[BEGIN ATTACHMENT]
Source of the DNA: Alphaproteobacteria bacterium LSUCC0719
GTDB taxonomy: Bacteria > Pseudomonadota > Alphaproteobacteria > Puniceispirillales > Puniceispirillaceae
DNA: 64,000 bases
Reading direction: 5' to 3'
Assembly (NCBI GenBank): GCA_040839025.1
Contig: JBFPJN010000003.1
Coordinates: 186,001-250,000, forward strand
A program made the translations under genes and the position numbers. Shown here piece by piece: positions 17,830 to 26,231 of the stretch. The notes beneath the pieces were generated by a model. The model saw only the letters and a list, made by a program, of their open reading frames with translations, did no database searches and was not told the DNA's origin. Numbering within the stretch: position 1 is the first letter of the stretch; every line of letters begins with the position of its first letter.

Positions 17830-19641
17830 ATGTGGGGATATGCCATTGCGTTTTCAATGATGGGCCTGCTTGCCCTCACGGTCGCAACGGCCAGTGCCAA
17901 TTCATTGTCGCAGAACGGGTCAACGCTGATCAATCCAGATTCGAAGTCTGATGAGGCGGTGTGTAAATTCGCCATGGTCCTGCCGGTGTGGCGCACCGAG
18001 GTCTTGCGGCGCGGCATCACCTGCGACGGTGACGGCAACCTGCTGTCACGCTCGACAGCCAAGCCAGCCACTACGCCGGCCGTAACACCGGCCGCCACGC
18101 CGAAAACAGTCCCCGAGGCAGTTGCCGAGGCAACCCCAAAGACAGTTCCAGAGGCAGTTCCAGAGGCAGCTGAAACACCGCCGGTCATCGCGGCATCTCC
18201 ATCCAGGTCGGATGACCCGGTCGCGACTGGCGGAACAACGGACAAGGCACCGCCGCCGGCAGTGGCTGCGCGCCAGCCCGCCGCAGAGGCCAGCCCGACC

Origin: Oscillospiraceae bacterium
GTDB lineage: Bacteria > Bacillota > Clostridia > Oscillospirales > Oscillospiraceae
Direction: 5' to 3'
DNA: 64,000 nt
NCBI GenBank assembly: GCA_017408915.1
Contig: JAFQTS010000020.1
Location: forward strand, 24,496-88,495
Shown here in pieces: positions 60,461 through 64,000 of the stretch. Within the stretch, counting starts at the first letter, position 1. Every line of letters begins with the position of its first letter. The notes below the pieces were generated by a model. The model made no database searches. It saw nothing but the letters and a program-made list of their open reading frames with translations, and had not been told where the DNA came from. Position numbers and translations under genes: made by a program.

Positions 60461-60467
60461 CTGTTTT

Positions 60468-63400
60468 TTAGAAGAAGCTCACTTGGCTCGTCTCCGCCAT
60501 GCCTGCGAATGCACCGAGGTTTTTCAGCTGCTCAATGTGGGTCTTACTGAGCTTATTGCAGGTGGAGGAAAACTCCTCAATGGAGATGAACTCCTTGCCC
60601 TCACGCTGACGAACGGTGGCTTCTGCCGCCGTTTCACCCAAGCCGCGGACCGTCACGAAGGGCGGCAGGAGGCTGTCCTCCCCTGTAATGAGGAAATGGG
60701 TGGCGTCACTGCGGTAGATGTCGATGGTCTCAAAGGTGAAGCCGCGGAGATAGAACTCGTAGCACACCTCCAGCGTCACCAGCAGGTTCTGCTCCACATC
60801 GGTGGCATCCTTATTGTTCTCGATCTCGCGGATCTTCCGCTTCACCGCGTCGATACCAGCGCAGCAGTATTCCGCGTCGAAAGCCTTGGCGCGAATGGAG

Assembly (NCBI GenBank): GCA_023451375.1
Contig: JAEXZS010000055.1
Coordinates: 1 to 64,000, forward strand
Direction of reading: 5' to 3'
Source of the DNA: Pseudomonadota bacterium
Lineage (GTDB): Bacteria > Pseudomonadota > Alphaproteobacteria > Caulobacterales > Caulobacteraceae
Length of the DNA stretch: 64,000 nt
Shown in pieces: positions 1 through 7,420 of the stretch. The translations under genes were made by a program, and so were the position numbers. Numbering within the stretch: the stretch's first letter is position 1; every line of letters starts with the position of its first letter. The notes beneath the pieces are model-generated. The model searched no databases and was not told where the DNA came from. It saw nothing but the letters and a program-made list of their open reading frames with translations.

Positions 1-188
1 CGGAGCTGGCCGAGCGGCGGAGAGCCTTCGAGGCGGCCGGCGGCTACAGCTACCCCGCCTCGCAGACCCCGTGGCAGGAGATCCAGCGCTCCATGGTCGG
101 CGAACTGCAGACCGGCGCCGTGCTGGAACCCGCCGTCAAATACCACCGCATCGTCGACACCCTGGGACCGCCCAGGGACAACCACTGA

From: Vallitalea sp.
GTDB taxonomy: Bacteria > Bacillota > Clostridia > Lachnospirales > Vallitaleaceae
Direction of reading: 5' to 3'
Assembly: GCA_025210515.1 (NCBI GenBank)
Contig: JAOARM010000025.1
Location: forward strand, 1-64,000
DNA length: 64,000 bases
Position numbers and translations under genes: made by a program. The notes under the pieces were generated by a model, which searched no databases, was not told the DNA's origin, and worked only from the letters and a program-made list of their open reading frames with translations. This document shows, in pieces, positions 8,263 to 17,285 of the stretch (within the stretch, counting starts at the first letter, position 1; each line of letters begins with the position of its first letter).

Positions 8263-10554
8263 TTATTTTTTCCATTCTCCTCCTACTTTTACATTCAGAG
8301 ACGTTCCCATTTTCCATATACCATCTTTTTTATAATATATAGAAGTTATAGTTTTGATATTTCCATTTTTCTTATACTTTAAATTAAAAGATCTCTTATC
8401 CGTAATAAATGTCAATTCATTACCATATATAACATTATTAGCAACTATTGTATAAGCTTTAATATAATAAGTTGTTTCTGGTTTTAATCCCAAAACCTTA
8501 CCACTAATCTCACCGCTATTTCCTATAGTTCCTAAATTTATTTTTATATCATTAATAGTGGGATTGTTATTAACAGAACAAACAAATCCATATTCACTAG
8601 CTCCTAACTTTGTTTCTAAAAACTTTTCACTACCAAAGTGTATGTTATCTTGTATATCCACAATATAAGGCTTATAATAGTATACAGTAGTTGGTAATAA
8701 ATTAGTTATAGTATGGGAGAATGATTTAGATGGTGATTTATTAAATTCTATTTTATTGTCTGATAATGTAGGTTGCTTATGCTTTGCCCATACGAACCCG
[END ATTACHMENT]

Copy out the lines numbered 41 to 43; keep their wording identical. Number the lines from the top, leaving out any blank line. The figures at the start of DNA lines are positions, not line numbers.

101 CGAACTGCAGACCGGCGCCGTGCTGGAACCCGCCGTCAAATACCACCGCATCGTCGACACCCTGGGACCGCCCAGGGACAACCACTGA

From: Vallitalea sp.
GTDB taxonomy: Bacteria > Bacillota > Clostridia > Lachnospirales > Vallitaleaceae